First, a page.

or die.' 12 19 Readers who have visited Italy will be reminded of

more than one picture hy this gorgeous Vision of
Beauty, equally sublime and pure in its Paradisaical
naturalness. Lodge wrote it on a voyage to the
Islands of Terceras and the Canaries ;' and he
seems to have caught, in those southern seas, no
small portion of the qualities which marked the
almost contemporary Art of Venice,-the glory and
the glow of Veronese, Titian, or Tintoret.- From the
sarne romance is No. 71: a charming picture in the
purest style of the later Italian Renaissance.
The clear (1. 1) is the crystalline or outermost
heaven of the old cosmography. For a fair there's
fairer none: If you desire a Beauty, there is nono

more beautiful than Rosaline. 14 22 Another gracious lyric from an Elizabethan Song.

book, first reprinted (it is believed) in Mr. W.

J. Linton's 'Rare Poems,' in 1883. 15 23 that fair thou ovest : that beauty thou ownest. 16 25 From one of the three Song-books of T. Campion,

who appears to have been author of the words which he set to music. His merit as a lyrical poet (recognized in his own time, but since then forgotten) has been again brought to light by Mr. Bullen's taste and research : swerving (st. 2) is his

conjecture for changing in the text of 1601. 20 31 the star Whose worth's unknown although his height

be taken : apparently, Whose stellar influence is uncalculated, although his angular altitude from the plane of the astrolabe or artificial horizon nised by

astrologers has been determined. 20 32 This lovely song appears, as here given, in Putten

bam's Artc of English Poesie,' 1589. A longer and inferior form was published in the Arcadia' of 1590 ; but Puttenham's prefatory words clearly assign

his version to Sidney's own authorship. 23 37 keel : keep cooler by stirring round. 24 39 expense : loss.

40 prease : press. 25 41 Nativity, once in the ranin of light : when a star has

risen and entered on the full stream of light ;another of the astrological phrases no longer familiar.

?PAGE NO.

Crooked eclipses: as coming athwart the Sun's
apparent course.
Wordsworth, thinking probably of tue' Venus' and
the 'Lucrece,' said finely of Shakespeare: 'Shake-
speare could not have written an Epic; he would
have died of plethora of thought.' This prodigality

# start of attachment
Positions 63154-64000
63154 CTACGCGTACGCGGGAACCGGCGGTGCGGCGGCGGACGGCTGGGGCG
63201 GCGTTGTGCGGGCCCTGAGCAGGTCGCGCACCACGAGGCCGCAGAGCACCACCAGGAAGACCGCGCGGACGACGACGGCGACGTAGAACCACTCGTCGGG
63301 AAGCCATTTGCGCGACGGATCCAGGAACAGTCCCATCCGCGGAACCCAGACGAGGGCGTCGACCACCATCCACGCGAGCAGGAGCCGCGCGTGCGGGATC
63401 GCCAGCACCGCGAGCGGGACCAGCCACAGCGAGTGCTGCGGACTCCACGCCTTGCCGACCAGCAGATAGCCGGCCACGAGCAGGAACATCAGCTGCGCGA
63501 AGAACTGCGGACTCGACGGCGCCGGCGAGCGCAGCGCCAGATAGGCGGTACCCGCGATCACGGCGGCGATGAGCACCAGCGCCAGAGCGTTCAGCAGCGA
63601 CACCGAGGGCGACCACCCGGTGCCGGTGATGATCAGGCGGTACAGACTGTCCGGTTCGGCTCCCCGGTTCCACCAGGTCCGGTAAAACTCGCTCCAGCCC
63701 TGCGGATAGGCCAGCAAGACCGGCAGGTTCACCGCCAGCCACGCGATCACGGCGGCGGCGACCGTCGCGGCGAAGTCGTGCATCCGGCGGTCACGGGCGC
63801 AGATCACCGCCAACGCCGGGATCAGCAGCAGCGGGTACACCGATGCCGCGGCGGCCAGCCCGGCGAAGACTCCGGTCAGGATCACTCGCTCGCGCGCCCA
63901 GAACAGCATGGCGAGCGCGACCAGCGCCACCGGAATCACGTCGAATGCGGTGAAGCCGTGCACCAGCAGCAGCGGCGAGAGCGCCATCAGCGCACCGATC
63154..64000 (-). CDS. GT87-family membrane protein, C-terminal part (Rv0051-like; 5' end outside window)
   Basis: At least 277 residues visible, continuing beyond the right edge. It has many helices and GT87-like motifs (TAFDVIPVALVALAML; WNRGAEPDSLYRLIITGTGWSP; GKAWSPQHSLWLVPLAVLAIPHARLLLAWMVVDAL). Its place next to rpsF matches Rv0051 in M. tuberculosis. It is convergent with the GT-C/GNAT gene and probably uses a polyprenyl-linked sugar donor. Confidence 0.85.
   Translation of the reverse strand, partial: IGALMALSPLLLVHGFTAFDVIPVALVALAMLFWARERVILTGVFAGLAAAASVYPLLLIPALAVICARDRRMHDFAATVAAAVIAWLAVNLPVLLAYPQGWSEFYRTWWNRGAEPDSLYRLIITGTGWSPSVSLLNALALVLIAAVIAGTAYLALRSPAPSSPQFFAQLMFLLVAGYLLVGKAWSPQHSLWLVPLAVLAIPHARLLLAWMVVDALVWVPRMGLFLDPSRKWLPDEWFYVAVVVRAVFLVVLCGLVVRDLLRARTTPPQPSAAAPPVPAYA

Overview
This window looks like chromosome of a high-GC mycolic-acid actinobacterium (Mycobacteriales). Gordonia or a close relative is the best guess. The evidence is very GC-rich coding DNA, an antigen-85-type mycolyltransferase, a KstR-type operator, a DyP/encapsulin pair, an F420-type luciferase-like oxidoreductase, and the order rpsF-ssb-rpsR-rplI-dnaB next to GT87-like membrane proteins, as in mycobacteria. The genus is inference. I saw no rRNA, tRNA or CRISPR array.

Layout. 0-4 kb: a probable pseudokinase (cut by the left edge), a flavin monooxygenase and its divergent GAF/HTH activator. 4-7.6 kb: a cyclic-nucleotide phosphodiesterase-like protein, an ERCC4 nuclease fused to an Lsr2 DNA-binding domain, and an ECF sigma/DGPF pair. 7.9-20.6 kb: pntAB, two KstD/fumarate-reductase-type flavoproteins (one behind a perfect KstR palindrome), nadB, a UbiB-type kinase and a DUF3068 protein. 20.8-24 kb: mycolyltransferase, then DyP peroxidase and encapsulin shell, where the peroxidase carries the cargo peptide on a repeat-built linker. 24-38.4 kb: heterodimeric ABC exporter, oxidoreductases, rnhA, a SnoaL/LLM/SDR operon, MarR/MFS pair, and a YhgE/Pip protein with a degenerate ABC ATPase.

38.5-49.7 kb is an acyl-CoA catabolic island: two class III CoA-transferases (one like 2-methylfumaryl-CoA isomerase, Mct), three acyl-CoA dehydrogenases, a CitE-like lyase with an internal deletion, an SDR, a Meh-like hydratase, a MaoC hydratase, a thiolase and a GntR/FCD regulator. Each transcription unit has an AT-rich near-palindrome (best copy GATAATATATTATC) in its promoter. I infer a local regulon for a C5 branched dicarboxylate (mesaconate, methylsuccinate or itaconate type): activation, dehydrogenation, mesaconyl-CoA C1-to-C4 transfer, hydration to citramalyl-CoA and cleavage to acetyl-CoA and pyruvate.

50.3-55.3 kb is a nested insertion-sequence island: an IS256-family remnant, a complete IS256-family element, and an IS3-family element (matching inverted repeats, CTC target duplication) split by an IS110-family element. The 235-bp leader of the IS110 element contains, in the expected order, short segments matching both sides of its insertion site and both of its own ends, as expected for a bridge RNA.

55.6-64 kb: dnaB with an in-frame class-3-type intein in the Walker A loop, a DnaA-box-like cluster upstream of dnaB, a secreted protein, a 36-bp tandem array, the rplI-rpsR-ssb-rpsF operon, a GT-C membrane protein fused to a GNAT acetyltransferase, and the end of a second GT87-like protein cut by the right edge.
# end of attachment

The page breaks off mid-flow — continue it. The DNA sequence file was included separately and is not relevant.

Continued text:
of nature is exemplified equally in his Sonnets. The
copious selection here given (which from the wealth
of the material, required greater consideration than
any other portion of the Editor's task),-contains
inany that will not be fully felt and understood with-
out some earnestness of thought on the reader's part.

But he is not likely to regret the labour. 26 42 upon misprision growing : either, granted in error,

or, on the growth of contempt. 43 With the tone of this Sonnet compare Hamlet's

'Give me that man That is not passion's slave' &c. Shakespeare's writings show the deepest sensitiveness to passion :-hence the attraction he felt in the

contrasting effects of apathy. 26 44

grame : sorrow, Renaissance influences long impeded the return of English poets to the charming

realism of this and a few other poems by Wyat. 28 45 Pandion in the ancient fable was father to

Philomela. 29 47 In the old legend it is now Philomela, now Procne

(the swallow) who suffers violence from 'Tereus. This song has a fascination in its calm intensity of passion; that 'sad earnestness and vivid exactness' which Cardinal Newman ascribes to the

master pieces of ancieut poetry. 31 50 proved : approved.

51 censures : judges.
52 Exquisite in its equably-balanced metrical flow.
53 Judging by its style, this beautiful example of old

simplicity and feeling may, perhaps, be referred to

the earlier years of Elizabeth. Late forgot : lately. 35 57 Printed in a little Anthology by Nicholas Breton,

1597. It is, however, a stronger and finer piece of work than any known to be his. -St. 1 silly : simple ; dole: grief; chief: chiefly. St. 3 If there be obscure : Perhaps, if there be any who speak harshly of thee, thy pain may plead for pity from Fate. This poem, with 60 and 143, are each graceful

variations of a long popular theme. 36 58 That busy archer : Cupid. Descries : used actively;

points out.-' The last line of this poem is a little obscured by transposition. He means, Do they call

ungratejulness there a virtue ?' (C. Lamb). 37 59 White lope: suggested, Mr. Bullen notes, by a

passage in Propertius (iii, 20) describing Spirits in the lower world :

Vobiscum est Iope, vobiscum candida Tyro.